I think that there is an opportunity to introduce AI agents to billions of people in ways that will be useful and meaningful. We're exploring chat experiences in WhatsApp and Messenger, visual creation tools for posts and Facebook and Instagram and ads, overtime video and multimodal experiences as well. I expect that these tools will be valuable for everyone from regular people to creators to businesses. For example, I expect that a lot of interest in AI agents for business messaging and customer support will come once we nail that experience. Now over time, this will extend to our work on the Metaverse too, where people will much more easily be able to create avatars, objects, worlds and code to tie all them together.
I also think that there's going to be a very interesting convergence between some of the AI agents in messaging and business messaging, where right now, we see a lot of the places where business messaging is most successful are places where a lot of businesses can afford to basically have people answering a lot of questions for people and engaging with them in chat. And obviously, once you light up the ability for tens of millions of small businesses to have AI agents acting on their behalf, you'll have way more businesses that can afford to have someone engaging in chat with customers. So I think that, that could be a pretty big opportunity, too.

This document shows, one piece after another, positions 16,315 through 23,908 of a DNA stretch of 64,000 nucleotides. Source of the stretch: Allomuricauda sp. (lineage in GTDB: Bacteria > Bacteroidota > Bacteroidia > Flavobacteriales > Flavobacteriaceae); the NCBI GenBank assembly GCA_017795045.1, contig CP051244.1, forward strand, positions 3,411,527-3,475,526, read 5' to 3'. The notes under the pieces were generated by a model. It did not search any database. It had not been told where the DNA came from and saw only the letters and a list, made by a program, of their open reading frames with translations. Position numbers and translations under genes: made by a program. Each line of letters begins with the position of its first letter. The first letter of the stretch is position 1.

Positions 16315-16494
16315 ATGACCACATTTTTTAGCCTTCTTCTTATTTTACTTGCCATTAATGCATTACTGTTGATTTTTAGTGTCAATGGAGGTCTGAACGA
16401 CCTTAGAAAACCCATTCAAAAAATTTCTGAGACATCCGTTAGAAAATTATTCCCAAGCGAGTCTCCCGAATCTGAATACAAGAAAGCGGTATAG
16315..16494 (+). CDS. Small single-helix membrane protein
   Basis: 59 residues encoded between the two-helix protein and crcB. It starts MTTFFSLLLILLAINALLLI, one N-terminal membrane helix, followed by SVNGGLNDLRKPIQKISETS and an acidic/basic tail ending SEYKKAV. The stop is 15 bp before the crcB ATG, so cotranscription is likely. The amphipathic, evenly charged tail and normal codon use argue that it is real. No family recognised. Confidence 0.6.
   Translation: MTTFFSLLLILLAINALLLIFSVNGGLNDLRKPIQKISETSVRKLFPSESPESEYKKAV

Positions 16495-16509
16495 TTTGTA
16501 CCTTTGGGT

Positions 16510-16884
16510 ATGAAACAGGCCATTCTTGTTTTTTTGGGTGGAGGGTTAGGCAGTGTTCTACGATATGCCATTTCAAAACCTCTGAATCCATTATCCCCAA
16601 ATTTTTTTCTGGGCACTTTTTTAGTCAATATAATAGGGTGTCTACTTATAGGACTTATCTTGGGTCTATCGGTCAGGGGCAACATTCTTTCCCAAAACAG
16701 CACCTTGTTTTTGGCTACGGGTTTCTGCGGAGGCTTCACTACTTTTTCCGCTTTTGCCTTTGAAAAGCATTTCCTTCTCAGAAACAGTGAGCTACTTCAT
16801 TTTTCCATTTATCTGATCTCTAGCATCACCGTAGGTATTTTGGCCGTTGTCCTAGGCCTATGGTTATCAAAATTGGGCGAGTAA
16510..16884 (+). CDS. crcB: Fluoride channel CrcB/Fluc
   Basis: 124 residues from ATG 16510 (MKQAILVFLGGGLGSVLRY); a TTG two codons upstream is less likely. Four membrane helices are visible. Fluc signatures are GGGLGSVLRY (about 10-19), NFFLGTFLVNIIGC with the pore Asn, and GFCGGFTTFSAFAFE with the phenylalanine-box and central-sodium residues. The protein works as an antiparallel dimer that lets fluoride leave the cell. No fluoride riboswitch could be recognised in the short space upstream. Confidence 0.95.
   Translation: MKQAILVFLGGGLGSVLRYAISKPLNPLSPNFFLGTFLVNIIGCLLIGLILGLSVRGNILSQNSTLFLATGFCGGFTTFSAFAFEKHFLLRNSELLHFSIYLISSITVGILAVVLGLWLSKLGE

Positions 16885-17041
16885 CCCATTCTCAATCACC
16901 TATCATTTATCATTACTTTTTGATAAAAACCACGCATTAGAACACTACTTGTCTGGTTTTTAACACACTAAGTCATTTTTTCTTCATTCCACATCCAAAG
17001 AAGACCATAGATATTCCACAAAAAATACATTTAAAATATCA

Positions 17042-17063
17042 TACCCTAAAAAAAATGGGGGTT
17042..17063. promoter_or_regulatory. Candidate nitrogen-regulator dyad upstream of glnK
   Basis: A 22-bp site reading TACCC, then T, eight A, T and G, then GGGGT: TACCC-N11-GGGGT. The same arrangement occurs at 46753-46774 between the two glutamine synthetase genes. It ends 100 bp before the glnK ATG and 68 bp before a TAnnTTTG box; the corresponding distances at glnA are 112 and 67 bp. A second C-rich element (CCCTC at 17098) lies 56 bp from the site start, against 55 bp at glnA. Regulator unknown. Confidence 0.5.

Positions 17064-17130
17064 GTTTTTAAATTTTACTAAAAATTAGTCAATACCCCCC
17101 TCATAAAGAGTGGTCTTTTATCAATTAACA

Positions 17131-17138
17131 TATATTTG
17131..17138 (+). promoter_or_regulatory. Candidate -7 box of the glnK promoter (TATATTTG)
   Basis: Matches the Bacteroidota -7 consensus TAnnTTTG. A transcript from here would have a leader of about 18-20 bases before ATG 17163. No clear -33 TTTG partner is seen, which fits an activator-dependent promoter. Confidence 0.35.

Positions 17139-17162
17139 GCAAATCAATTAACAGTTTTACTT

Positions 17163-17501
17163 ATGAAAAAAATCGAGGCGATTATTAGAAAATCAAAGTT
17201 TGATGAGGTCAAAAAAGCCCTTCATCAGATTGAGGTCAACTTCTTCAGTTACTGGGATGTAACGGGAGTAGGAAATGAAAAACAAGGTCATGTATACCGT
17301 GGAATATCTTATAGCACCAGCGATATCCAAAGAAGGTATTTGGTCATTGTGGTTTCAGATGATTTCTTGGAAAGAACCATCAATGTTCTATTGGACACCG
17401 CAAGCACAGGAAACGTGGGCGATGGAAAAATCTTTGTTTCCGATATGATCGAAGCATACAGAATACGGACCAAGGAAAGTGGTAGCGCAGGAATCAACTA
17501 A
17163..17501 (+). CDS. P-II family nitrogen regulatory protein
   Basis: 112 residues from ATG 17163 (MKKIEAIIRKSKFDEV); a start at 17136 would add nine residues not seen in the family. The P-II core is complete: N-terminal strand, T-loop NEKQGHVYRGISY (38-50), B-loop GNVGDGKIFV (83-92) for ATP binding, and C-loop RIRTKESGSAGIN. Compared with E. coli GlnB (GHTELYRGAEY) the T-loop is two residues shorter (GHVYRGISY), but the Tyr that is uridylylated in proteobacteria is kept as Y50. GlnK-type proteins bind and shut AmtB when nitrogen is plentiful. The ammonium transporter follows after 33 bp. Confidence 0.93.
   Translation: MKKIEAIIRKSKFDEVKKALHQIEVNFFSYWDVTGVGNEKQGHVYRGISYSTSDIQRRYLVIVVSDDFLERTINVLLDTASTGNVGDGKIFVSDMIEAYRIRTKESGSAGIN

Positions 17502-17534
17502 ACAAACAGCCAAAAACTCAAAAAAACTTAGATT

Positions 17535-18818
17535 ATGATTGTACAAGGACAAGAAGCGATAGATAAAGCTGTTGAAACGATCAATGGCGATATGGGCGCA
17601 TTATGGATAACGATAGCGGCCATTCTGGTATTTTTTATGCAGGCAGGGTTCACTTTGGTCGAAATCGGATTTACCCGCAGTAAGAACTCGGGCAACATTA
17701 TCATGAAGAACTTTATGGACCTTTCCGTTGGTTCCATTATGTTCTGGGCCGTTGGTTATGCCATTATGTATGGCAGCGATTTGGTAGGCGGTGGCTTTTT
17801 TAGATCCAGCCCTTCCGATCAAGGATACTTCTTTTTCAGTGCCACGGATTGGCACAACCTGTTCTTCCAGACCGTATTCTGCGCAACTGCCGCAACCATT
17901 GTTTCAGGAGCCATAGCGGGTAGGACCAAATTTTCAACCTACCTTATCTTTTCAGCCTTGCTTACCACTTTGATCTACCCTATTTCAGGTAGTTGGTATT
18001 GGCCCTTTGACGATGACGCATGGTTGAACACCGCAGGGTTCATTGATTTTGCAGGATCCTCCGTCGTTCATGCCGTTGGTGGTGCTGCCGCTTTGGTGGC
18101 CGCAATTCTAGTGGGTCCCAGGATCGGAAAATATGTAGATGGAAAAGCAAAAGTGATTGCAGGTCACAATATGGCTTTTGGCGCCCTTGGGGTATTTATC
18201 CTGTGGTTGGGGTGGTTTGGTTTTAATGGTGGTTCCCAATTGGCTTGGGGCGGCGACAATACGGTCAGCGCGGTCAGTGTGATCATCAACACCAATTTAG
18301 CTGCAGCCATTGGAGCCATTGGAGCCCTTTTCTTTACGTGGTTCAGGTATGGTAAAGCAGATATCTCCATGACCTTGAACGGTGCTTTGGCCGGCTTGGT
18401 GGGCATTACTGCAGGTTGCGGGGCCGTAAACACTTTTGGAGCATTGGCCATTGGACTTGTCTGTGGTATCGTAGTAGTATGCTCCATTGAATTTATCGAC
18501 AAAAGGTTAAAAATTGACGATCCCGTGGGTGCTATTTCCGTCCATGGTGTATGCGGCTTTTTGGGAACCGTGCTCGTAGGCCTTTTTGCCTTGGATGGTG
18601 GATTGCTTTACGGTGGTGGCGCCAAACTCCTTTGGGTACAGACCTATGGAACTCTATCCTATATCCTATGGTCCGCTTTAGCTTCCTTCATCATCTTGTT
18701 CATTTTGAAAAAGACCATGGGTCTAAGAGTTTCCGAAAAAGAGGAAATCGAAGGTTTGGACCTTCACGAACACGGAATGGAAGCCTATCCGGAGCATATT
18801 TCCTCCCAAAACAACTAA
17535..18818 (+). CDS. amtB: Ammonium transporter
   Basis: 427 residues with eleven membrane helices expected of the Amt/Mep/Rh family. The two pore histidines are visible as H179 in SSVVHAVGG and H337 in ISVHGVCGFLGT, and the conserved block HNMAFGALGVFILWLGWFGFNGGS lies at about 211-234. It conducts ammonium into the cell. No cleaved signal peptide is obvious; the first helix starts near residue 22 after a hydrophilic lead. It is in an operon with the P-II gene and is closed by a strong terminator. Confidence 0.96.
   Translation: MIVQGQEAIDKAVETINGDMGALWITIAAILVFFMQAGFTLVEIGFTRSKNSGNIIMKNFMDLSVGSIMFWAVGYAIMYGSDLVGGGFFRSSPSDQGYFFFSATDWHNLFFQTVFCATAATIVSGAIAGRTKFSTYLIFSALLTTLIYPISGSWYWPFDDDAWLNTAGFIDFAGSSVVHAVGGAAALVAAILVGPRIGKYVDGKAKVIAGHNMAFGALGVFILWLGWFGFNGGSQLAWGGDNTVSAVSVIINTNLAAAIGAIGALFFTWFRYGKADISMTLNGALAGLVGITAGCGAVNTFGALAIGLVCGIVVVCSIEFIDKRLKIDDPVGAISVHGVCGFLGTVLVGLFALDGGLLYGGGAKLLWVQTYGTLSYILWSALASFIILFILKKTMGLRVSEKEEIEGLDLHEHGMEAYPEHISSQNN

We've introduced new features like in-thread payments and other commerce tools. So we think that there's a big opportunity here. We're trying to make every part of the experience for advertisers, easier, better and more performance.
Meta is making a bet on open ecosystem for LLM-based products:
Right now, most of the companies that are training large language models have business models that lead them to a closed approach to development. And I think that there's an important opportunity in the industry to help create an open ecosystem. And if we can help be a part of this, then much of the industry, I think, will standardize on using these open tools and help improve them further. So this will make it easier for other companies to integrate with our products and platforms as we enable more integrations, and that will help our product to stay at the leading edge as well.